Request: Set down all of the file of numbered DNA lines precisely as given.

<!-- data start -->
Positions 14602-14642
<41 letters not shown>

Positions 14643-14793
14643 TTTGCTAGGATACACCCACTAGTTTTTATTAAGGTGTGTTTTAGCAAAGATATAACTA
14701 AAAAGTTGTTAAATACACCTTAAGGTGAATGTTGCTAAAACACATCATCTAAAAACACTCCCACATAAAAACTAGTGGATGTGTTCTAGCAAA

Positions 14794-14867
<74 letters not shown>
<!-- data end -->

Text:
Positions 14602-14642
<41 letters not shown>

Positions 14643-14793
14643 TTTGCTAGGATACACCCACTAGTTTTTATTAAGGTGTGTTTTAGCAAAGATATAACTA
14701 AAAAGTTGTTAAATACACCTTAAGGTGAATGTTGCTAAAACACATCATCTAAAAACACTCCCACATAAAAACTAGTGGATGTGTTCTAGCAAA

Positions 14794-14867
<74 letters not shown>